About a year after he bought the place, he moved to be closer to his son’s school, notes listing agent Andrea Wohl Lucas of Douglas Elliman. So the All-Star placed the luxury abode on the market for $10 million.
But the listing didn’t catch a buyer’s eye. Once set as high as $10.5 million in 2017, the price dropped down to $8.6 million this year. Even with a discount, Cone could still pocket a profit if he manages to get his asking price.
But the listing also has a curveball—in the form of a tenant. So now the home is being pitched as a “Great investor opportunity with tenant in place,” as the listing description puts it.
“They decided to sell or rent,” Lucas says. “We rented it, but we had a lot of interest to buy it.” She added, “There aren’t a lot of apartments like it.” Plus, with the recent price reduction, she says, “It’s really priced very fairly now.”
Lucas declined to disclose the rental income that a buyer would receive, but notes that once the tenant’s lease ends, a new owner could either choose to move in or continue to keep it as a rental. Either way, it could be seen as a win-win.
Built in 2014, the four-bedroom, 4.5-bathroom unit stretches north to south and features 2,818 square feet of living space. The entrance gallery opens into the south-facing living and dining room, with glass doors that open to a large private balcony.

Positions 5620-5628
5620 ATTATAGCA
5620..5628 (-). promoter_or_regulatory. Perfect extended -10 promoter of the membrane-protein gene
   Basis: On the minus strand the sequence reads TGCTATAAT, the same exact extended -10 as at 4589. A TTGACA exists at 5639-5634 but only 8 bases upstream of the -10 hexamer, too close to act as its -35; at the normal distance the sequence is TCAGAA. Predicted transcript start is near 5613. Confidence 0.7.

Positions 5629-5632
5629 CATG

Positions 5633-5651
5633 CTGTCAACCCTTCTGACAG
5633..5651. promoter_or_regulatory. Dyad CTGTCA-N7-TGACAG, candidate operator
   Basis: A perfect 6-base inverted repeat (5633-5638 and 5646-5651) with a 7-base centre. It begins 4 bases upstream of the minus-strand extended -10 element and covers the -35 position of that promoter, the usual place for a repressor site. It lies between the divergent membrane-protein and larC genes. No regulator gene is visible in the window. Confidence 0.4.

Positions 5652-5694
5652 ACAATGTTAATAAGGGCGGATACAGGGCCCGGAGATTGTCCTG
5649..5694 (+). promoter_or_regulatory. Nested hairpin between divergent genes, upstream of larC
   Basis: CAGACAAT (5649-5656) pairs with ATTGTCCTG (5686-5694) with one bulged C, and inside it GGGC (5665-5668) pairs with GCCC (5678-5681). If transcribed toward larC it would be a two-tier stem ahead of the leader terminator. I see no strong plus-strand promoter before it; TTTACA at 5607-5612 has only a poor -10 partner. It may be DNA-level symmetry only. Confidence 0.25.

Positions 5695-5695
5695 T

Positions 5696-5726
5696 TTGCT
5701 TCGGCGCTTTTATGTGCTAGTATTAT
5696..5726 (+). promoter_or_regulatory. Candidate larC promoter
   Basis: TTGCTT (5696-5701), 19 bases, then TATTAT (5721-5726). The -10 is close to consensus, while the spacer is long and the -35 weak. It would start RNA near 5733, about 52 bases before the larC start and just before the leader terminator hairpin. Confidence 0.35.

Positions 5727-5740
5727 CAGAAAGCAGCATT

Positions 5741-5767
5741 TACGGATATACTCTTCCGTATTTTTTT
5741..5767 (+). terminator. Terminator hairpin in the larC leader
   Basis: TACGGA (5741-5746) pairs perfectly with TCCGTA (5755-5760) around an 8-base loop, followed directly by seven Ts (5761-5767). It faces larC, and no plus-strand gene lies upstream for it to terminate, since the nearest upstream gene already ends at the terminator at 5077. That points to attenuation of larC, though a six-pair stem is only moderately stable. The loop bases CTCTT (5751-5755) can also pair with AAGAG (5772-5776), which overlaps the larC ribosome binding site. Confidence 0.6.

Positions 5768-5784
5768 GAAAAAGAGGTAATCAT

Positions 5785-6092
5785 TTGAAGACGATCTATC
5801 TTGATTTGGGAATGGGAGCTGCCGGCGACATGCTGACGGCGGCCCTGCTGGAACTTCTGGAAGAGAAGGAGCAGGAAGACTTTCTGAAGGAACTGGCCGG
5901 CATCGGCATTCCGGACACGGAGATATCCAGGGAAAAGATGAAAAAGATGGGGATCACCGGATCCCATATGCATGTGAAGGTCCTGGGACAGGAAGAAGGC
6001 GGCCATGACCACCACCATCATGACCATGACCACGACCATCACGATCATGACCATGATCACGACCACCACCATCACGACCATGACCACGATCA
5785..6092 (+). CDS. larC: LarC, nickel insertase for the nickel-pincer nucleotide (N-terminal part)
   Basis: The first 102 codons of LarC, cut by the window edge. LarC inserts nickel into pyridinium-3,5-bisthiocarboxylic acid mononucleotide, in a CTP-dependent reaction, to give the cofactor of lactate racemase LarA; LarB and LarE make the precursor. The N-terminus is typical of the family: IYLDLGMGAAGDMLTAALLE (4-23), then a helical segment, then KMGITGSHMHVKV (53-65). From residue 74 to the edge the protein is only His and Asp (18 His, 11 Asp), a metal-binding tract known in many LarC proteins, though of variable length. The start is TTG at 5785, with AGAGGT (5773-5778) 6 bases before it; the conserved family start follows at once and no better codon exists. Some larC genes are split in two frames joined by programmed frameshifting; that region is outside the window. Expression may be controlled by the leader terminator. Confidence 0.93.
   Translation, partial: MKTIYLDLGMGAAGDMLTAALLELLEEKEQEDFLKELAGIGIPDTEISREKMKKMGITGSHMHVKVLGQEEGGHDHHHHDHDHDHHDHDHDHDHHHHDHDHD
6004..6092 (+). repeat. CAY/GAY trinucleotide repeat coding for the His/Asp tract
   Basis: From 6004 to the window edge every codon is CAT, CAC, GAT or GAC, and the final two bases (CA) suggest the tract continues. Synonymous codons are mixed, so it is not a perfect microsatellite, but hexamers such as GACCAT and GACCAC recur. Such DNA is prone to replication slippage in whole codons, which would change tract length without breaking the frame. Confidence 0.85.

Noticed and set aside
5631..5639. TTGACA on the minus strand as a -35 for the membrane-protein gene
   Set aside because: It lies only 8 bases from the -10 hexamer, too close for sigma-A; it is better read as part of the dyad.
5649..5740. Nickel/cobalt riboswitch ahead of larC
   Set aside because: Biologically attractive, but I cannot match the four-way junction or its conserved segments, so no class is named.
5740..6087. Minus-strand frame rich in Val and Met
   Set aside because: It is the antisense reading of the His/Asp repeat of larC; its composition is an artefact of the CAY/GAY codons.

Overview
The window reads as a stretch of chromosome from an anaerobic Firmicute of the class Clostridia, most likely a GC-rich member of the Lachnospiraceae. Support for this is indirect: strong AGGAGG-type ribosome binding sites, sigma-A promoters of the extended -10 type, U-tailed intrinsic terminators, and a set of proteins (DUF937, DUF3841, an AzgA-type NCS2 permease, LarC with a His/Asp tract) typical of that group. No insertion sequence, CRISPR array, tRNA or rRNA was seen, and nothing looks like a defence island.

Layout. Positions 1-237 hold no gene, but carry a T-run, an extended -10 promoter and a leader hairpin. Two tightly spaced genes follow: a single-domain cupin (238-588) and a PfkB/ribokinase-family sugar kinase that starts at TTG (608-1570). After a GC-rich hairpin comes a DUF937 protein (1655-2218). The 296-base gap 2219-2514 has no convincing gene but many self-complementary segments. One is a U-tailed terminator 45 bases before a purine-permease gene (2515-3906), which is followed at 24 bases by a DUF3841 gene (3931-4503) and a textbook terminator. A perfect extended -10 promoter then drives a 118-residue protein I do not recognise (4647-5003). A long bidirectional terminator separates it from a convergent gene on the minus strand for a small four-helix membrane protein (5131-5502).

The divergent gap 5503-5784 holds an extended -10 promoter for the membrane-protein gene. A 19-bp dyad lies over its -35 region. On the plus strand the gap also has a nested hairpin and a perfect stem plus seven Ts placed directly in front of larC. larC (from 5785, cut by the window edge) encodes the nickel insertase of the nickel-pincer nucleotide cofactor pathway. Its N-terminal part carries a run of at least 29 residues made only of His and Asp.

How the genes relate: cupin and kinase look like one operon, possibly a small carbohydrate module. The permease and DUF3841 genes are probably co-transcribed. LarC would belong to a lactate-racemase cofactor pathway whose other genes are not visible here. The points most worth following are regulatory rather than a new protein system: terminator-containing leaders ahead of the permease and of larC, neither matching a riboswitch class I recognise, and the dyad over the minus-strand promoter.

The large, eat-in kitchen also features a center island and Sub-Zero, Wolf, and Miele appliances.
On the other side of the apartment, you’ll find the bedroom wing, including the master suite, with a walk-in closet and an en suite marble bath. Two more bedrooms are also en suite. A fourth en suite bedroom off the living room could also be used as an office or a guest room.
Building residents enjoy amenities including a 24-hour attended lobby, gym, yoga rooms, a 25-meter swimming pool, a children’s playroom, and bicycle storage. A large storage unit is included with the sale.
Cone starred for the New York Mets, Toronto Blue Jays, and New York Yankees over his 17-year career in the big leagues. He retired in 2003, with 194 wins and 2,668 strikeouts. The five-time World Series champion is currently a color commentator for the New York Yankees.